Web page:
Add Clogged Arteries to the list of just some of the chronic diseases found in Ancient mummies. The HORUS study just published in the Lancet and presented at a meeting of the American Academy of Cardiology theorizes that humans are sensitive to the development of atherosclerotic plaque regardless of diet and contemporary lifestyle. Although I find this study fascinating, I do not see a basis for the comments regarding diet.
This study attempted to look at mummies from four diverse ancient populations to see if diet and other factors contributed to the development of calcium deposits in blood vessels.
137 mummies – 76 ancient Egyptians, 51 Peruvians, 5 ancestral Puebloans and 5 Unangans/Aleuts were specifically scanned looking for calcium deposits in major blood vessels. 34% of the mummies were found to contain calcium build up in locations where plaque is typically seen.
Table 2 (below) lists the diet characterization and food examples among other distinguishing features. The more advanced civilizations, including the Egyptians and Peruvians (mummies dating from 3100 BCE-1500 CE) were considered farmers with animal domestication. Ancestral Puebloans (mummies dating from 1500 BCE-1500 CE) were considered foragers and farmers. The final civilization was Unangans/Aleuts (young mummies only a few hundred years old, dating from 1756–1930 CE) were considered more primitive hunter-gatherers.
I suspect that the first three ancient civilizations listed probably discovered farming out of necessity. Farming produced carbohydrate abundant foods from man-made grains, such as wheat and corn, and also starchy vegetables such as potato. These foods most likely provided sustenance and enabled these early civilizations to survive, prosper and multiply in both times of plenty and famine.
However, these carbohydrate abundant foods (mostly non-existent prior to farming and agriculture) became staples. One might consider these foods to be the early components of unhealthy modern day JUNK FOOD! Certainly these ancient civilizations cherished these foods for those obvious reasons stated above, but I cannot imagine that they considered how these new foods might affect health long-term.
The investigators, injecting their own bias, suggest that the Egyptian mummies during life consumed more fatty meats and this caused the observed blood vessel calcifications. I wish to inject my own bias and suggest that it was the consumption of these carbohydrate abundant foods during life that caused these calcifications. Therein lies the challenge always facing the study of anthropology… proving anything with certainty remains difficult!
Now to comment on the 5 Unangan/Aleut mummies, who appear as anomalies to the researchers. They weren’t expecting calcifications in mummies considered to be hunter-gatherers. Let’s explain. The Unangan civilization was very old and spanned some 9000 years. The people lived in the rugged Aleutian Islands surrounded by the frigid Bering Sea to the north and the Pacific Ocean to the south. The harsh island climate did not support the growth of much, including trees. Farming and agriculture were virtually impossible. These hunter-gatherers relied on and lived off the bounty of the surrounding oceans.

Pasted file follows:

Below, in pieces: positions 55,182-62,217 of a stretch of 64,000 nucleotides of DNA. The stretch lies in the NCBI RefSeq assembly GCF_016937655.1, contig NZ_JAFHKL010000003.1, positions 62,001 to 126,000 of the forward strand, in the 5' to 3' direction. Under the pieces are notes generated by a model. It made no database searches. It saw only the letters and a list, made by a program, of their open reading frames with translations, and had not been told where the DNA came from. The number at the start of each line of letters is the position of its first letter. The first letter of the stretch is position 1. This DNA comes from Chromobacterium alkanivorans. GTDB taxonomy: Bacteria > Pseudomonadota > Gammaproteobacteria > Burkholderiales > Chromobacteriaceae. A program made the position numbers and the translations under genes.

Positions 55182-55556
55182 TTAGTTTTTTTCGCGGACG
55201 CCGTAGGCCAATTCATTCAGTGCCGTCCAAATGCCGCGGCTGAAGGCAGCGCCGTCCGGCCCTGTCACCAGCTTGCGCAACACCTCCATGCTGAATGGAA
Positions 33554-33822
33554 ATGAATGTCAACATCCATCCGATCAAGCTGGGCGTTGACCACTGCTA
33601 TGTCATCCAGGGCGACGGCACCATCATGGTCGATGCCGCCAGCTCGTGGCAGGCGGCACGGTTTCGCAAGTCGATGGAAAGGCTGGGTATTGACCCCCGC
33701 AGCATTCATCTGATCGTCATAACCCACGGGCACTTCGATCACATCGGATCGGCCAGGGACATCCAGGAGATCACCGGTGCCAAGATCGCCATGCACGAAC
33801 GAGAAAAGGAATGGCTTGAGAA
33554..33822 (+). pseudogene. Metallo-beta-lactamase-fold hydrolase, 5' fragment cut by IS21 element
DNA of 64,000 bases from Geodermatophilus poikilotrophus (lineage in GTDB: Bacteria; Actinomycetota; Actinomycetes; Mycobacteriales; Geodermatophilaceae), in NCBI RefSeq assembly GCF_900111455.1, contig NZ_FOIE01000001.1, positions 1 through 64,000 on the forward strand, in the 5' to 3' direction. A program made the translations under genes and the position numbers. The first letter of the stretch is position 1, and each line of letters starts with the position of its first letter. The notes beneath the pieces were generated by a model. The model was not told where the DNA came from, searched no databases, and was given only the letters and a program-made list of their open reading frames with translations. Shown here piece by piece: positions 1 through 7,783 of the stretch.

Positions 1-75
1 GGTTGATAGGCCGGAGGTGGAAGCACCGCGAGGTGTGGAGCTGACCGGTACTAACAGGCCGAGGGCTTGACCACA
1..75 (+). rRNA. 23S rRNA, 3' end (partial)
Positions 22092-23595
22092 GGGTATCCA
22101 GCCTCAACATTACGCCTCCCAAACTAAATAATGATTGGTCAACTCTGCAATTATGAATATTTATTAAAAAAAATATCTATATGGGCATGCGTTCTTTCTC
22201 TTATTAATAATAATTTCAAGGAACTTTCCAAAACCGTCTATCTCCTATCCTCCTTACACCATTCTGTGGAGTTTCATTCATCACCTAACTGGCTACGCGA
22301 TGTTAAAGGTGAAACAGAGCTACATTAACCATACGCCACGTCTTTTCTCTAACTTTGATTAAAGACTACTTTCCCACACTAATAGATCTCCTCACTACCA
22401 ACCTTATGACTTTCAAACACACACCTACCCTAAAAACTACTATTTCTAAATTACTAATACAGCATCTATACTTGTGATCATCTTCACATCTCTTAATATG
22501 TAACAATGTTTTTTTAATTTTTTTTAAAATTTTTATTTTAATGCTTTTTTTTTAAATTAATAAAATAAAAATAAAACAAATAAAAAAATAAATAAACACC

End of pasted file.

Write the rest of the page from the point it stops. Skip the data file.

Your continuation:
Also, the Unangan/Aleut people were constantly exposed to heavy soot and ash because the only entrance atop their underground huts (Barabares) also served as the exhaust for fire, used for warmth and cooking below.
During life (before 1756–1930 CE) not more than a few short hundred years ago, the 5 Unangan/Aleut mummies were hardly part of an isolated group. The Fur Seal industry exploded in the 18th century bringing outside influence, often violent, from countries including Russia and Europe. These mummies during life, were probably exposed to foods (including sugar) different from their traditional diet and thus might not be representative of their hunter-gatherer origins.
Only available are 5 and yet not very old Unangan/Aleut mummies supposedly representing hunter-gatherers for this study. This weak representation does not make for a strong argument regarding diet. What about the ash and soot exposure? This would be an important cardiovascular consideration but was only briefly mentioned. The investigators took a bold leap of faith to suggest that since all the mummy groups had calcifications, diet does not seem to matter and that all humans are predisposed to develop plaque.
True hunter-gatherer mummies are not well represented in this study. Although the Unangan/Aleut civilization knew of the mummification process, other ancient hunter-gatherer groups weren’t knowledgeable or interested in preserving their deceased. Finding true hunter-gatherer mummies will remain challenging and rare. This study provides a nice discussion of how available foods changed with the introduction of farming and agriculture, but otherwise does not add much to the ongoing debate regarding nutrition and health throughout the ages.
The Lancet criticized the study after accepting and publishing the paper, a rather unusual move. The main objection was to the findings suggesting that diet doesn’t matter.
Shortly after writing the original post, a wonderful publication, “To the Aleutians and Beyond: The Anthropology of William S. Laughlin” showed up in the mail addressed to me. Included was a small note signed by the now retired author/editor, statistician, ethnologist & physical anthropologist Bruno Frohlich. Despite multiple attempts to contact Mr. Frohlich I was unsuccessful. I never had a chance to personally thank him for the book. I truly enjoyed reading it.